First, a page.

LOUISVILLE, Ky. (AP) — Charlie Strong remains Louisville's football coach for the moment, telling assistants Saturday morning he hasn't decided to accept Texas' offer to become its coach, but the Longhorns remained confident they would get their man.
Cardinals football spokesman Rocco Gasparro said Saturday that Strong told his staff that "no decision had been made" on whether to leave the school after four years. The coach had not met with athletic director Tom Jurich and university President James Ramsey as expected because the AD's return from his Colorado vacation was delayed by weather.
Two people familiar with Texas' search told The Associated Press on Saturday night that Strong was expected to accept the school's offer to replace Mack Brown, who stepped down last month, but that no formal announcement would be made until Sunday to give Strong time to meet with Jurich. The people spoke on condition of anonymity because the process had not yet been completed.
Details of Texas' contract offer to Strong were not immediately available. Strong's salary at Louisville is about $4 million per year. Brown was paid more than $5 million per season.
Gasparro said early Saturday there was no timetable on a decision by Strong, who is 37-15 with the Cardinals, including 3-1 in bowl games.
"It's a difficult decision for him," Gasparro said.
Strong, 53, met this week with new Texas athletic director Steve Patterson about the coaching vacancy, for which several prominent names have been mentioned as candidates. Among them were Florida State's Jimbo Fisher — who signed a contract extension this week before arriving in southern California for Monday's BCS national championship showdown with No. 2 Auburn — UCLA's Jim Mora and Baylor's Art Briles, both of whom said publicly they were staying in their current jobs.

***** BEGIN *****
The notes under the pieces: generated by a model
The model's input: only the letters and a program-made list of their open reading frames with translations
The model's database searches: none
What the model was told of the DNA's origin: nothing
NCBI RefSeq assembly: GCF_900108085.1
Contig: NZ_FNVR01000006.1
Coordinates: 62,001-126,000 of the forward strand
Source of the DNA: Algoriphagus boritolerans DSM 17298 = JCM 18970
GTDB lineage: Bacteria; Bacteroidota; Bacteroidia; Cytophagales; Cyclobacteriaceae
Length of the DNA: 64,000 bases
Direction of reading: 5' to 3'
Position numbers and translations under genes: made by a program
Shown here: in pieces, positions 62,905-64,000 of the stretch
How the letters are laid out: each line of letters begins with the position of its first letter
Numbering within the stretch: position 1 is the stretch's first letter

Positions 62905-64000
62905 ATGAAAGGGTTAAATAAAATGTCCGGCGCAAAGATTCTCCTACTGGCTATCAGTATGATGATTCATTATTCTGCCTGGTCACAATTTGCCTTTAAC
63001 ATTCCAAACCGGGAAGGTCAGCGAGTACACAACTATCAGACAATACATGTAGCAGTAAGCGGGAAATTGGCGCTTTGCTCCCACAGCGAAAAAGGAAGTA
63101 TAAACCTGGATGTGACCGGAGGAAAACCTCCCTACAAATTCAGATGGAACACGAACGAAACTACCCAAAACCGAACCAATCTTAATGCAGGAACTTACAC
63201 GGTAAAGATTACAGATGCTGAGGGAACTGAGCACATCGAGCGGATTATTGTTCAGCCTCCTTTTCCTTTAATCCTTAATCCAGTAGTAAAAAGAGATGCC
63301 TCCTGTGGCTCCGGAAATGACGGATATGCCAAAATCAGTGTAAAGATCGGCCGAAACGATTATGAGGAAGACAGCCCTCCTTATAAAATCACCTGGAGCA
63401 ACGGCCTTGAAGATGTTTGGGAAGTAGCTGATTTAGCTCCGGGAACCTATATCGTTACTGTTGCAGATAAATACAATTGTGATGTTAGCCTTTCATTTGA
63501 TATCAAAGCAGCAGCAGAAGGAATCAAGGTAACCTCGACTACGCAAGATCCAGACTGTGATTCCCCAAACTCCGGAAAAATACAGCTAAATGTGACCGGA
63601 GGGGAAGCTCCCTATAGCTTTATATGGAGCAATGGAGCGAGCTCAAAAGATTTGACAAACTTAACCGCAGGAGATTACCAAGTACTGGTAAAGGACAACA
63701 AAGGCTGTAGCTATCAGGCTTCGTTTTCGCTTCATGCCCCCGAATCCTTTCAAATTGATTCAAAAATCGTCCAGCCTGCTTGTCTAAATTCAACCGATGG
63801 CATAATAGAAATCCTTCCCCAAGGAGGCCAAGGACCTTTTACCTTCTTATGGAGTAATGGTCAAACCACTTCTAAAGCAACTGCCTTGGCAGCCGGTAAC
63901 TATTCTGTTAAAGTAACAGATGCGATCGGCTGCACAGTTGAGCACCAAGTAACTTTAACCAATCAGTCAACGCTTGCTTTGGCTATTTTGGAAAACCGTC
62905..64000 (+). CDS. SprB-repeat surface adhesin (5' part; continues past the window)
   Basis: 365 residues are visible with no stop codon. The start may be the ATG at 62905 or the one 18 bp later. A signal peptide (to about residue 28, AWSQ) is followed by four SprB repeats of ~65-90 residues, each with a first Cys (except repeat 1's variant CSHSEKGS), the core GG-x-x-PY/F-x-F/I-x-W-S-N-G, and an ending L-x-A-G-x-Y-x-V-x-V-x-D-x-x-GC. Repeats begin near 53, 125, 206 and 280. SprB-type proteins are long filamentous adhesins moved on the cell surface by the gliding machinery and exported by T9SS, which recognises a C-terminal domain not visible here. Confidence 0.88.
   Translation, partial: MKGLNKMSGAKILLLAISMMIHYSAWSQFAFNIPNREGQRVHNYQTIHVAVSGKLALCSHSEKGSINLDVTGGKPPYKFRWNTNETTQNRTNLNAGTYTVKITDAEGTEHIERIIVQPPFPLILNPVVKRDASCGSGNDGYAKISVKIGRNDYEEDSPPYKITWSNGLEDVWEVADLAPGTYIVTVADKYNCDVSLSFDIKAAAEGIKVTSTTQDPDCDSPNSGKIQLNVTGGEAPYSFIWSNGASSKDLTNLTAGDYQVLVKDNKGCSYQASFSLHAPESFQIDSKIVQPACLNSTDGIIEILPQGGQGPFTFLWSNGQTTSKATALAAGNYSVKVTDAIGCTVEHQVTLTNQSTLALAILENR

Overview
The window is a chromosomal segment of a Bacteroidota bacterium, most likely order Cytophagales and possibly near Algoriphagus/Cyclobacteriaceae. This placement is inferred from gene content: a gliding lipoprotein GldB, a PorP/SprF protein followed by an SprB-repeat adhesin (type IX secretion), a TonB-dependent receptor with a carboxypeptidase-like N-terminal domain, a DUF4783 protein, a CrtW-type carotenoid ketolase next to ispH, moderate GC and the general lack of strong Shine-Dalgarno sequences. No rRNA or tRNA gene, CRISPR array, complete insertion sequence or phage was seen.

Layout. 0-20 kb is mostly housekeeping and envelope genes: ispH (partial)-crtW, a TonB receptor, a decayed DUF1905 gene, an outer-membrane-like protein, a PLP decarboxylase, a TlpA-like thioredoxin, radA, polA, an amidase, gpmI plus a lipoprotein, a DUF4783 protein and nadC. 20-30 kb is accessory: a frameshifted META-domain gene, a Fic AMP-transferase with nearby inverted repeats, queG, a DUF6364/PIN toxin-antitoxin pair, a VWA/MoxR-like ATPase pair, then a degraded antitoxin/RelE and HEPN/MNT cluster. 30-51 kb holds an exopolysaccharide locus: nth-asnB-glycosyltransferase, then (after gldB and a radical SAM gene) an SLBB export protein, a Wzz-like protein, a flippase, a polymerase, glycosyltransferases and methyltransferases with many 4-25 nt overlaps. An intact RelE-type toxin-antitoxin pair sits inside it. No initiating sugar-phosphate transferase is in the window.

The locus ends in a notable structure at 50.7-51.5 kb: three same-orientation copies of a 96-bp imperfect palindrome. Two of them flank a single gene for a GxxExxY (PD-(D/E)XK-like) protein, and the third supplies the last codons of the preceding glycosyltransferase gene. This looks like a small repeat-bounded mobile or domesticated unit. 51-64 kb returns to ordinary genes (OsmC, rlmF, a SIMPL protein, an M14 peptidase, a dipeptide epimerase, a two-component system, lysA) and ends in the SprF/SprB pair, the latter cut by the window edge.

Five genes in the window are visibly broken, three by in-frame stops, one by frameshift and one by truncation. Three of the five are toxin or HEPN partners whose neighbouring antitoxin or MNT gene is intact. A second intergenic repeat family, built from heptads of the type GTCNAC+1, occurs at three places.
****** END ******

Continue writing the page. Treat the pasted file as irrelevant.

Strong turned down Tennessee's offer to become its coach in December 2012. He had two stints as an assistant at Florida, first under Steve Spurrier and then as defensive coordinator for Urban Meyer's two national championship teams. In 2010, Louisville hired him to take over the program and he quickly righted the Cardinals, who are moving into the Atlantic Coast Conference next season.
Strong would be Texas' first black head football coach, and he inherits a program aching to return to its place among the nation's elite programs.
Brown's Longhorns won the national championship after the 2005 season and returned to the national championship game after the 2009 season. But the Longhorns fell to 5-7 in 2010 and have lost at least four games each of the last three seasons.
AP Sports Writer Jim Vertuno in Austin, Texas, contributed to this report.